Lee Pitts: Famous Cows
When I grow up I want to be curator of the Cow Hall of Fame. The only problem is I don’t think there is one. There’s a Hall of Fame for roadkill, roller derby, croquet, fish, bowling, robots, polka, hot dogs, candy, mascots, dogs, even insurance, for gosh sakes. Yet no Hall of Fame for cows! Sure, there’s fantastic Hall of Fame for cowboys but there’d be no cowboys if there were no cows. So where is the cow’s Hall?
This is a pet project of mine I’ve thought about for years. It’s not right that for most Americans their only interaction with a bovine is when they eat a Whopper. A Cow Hall of Fame would change that. And when I say Cow Hall of Fame it’s just because it sounds catchier than Bovine Hall of Fame. My Hall would be for all cattle regardless of sex. Heck, I’ll even take Holsteins.
I’m thinking lots of hides on the wall, a gift shop that sells cow mugs and plenty of interactive displays that sing the praises of the common cow. Or uncommon, in this case. There’d be an exhibit of things found in cow stomachs, weird cattle tools like burdizzos, and one on the evolution of the squeeze chute. (I’d donate mine as the oldest known.) I’d include a petting zoo of the American breeds and a display of all the things that come from a cow, from oleo to prophylactics. There’d be photos of the 800 breeds of cattle in the world, a live Longhorn with huge horns and a team of oxen pulling tourists around the grounds in a Conestoga wagon. For humor there’d be great cow cartoons from Ace Reid, Jerry Palen, Mad Jack, Earl, Rubes and the Far Side.
For the kids there’d be a collection of cow mascots including Benny, the mascot for the Chicago Bulls, and Bevo of Texas Longhorn fame. Oil paintings would line the walls, only instead of people like you see at the Saddle and Sirloin Club, these paintings would be of cows. There’d be a section for make-believe cows like Ferdinand the Bull, the Cow that Jumped Over the Moon, the Wall Street Bull, the Laughing Cow found on cheese, Babe the Blue Ox, Clarabell (Minnie Mouse’s best friend) and Elsie, the Jersey spokescow for Borden whose real name was You’ll Do Lobelia. By the way, I met Elsie one time, or at least a cow pretending to be Elsie. But the experience left me cold. If you’ve seen one Jersey you’ve seen them all.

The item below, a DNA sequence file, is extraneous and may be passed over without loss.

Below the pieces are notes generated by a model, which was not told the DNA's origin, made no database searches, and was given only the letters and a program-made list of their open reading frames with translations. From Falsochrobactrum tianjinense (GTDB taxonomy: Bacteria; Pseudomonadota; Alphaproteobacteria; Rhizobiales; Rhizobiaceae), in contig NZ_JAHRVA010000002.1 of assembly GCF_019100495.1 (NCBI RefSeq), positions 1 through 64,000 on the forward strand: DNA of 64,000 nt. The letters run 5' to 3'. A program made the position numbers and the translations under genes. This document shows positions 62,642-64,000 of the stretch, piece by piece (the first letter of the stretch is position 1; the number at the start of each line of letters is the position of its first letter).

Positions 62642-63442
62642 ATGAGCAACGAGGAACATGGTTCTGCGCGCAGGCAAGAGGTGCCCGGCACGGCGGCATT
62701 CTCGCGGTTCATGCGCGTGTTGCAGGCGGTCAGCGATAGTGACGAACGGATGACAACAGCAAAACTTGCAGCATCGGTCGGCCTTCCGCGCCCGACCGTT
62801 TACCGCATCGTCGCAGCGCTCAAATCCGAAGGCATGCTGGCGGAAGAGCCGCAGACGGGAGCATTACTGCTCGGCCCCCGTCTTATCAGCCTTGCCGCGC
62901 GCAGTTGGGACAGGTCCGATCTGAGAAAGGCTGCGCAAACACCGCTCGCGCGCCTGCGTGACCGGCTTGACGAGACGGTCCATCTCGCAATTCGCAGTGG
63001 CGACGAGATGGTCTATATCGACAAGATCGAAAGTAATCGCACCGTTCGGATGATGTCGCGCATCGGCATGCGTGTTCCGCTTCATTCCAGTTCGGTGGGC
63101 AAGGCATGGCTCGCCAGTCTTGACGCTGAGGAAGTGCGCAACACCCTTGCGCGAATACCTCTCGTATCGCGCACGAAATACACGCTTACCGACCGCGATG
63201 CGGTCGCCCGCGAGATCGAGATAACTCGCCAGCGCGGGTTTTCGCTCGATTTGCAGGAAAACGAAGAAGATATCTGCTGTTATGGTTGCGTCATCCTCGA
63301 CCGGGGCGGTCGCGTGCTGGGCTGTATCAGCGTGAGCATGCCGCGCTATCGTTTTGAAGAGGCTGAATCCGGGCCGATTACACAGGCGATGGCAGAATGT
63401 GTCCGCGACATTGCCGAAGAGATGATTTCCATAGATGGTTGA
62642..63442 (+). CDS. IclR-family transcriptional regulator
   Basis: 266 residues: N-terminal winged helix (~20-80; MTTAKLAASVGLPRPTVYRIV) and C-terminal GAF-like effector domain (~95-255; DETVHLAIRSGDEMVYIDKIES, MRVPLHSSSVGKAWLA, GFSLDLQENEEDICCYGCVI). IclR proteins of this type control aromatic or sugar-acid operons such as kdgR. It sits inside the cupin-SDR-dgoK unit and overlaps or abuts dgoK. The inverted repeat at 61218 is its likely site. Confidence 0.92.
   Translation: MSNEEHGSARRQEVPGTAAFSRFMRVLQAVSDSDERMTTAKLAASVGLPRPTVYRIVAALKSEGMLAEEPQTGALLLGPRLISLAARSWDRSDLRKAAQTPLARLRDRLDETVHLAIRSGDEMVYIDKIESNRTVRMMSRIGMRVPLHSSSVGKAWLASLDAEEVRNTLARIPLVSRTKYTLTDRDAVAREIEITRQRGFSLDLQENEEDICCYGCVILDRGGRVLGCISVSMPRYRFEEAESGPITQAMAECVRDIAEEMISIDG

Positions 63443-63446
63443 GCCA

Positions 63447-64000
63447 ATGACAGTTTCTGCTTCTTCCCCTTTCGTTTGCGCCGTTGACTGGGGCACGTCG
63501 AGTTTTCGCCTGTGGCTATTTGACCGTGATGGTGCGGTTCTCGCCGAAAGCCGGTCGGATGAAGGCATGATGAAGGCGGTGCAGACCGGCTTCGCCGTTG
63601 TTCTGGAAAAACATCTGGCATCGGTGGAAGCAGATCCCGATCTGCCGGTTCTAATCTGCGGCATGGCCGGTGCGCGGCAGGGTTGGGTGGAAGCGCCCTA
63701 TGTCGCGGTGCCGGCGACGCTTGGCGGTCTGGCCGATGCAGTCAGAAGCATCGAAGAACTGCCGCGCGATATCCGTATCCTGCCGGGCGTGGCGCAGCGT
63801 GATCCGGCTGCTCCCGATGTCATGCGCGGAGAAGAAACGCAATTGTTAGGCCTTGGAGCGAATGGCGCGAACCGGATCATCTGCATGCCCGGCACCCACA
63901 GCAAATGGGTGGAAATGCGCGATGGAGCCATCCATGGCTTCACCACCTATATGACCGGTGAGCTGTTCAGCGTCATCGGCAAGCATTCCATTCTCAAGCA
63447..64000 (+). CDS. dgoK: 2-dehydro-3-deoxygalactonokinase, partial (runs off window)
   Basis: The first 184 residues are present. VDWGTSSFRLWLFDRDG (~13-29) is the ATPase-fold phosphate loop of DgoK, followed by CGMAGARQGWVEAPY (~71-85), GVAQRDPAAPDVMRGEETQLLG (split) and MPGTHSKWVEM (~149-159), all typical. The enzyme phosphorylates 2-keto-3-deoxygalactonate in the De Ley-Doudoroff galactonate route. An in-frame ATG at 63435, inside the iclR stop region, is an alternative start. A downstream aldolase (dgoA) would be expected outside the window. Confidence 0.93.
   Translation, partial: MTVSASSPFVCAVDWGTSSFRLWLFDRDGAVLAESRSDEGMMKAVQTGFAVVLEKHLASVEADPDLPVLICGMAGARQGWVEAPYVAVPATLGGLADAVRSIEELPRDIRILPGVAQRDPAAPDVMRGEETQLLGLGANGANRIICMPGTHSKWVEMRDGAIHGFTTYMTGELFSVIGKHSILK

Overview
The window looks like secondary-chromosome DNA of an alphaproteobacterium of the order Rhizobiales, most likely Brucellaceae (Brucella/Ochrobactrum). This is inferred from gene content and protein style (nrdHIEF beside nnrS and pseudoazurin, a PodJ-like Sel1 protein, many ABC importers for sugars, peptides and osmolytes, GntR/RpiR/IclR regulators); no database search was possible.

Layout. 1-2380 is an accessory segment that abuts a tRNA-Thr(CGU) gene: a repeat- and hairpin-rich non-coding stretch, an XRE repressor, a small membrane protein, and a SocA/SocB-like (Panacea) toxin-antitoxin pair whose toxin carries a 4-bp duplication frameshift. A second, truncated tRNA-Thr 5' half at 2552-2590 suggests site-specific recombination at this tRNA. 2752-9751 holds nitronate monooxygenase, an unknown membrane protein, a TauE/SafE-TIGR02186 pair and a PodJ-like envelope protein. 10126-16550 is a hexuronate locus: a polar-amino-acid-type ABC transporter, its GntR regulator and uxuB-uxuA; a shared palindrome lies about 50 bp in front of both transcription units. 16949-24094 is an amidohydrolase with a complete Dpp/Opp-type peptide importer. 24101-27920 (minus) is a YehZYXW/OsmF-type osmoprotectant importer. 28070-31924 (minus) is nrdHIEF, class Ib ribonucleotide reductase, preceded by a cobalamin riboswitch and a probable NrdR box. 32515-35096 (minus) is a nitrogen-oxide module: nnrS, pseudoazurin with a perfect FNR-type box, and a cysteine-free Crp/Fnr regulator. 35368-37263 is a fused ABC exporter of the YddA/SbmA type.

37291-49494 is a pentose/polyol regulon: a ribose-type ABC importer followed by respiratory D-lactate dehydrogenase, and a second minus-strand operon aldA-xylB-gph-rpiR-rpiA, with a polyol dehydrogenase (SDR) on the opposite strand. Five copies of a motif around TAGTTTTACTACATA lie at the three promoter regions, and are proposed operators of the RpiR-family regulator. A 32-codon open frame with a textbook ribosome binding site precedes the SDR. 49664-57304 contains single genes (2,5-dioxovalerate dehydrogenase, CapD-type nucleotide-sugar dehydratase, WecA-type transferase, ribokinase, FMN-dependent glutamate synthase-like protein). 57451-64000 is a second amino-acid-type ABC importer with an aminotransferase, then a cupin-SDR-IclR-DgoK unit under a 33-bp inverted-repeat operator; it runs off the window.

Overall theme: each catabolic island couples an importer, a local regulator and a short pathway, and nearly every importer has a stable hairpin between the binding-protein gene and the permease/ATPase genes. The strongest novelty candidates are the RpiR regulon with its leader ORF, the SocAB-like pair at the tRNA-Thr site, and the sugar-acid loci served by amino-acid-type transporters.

My first class of Hall of Fame cows would include Mrs. O’Leary’s cow who DID NOT start the Chicago fire as we’ve been led to believe. (That idea was popularized in a movie.) Daisy the Limousin who gave birth to live quadruplets would be in the Hall as would Little Witch who holds the world’s record for fastest time in the mile in the World Wide Cow Racing Association’s Udder Race. (A race for guys who get a kick out of big swinging udders.)
There would be cow royalty including Maudine Ormsby, a cow elected Homecoming Queen of Ohio State in 1926, and Pauline, the last cow to live at the White House. Ella Farm Ollie, the first cow to fly in an airplane would be hanging from the ceiling and we’d have five copies of Amy, the first cloned cow. There’d be a counterfeit painting of the “Angus” steer that won Denver who turned out to be a Charolais when the dye faded. I think one of the most popular features would be Holsteins with interesting color patterns including “Hi” Cow, so named because that’s what it says in black and white on one side of her hide.
Our Hollywood section would feature Norman the steer who starred in City Slickers.
The only problem I see in getting my idea off the ground is where the Hall should be located. When the Cowboy Hall of Fame was built the contest boiled down to Colorado Springs, Dodge City and Oklahoma City, and some sore losers complained that Oklahoma oil millionaires paid a ransom to hijack the Hall. I see nothing wrong with that. In fact, I’m willing to sell my Cow Hall of Fame concept to the city who will pay me the most cash. Let the auction begin.
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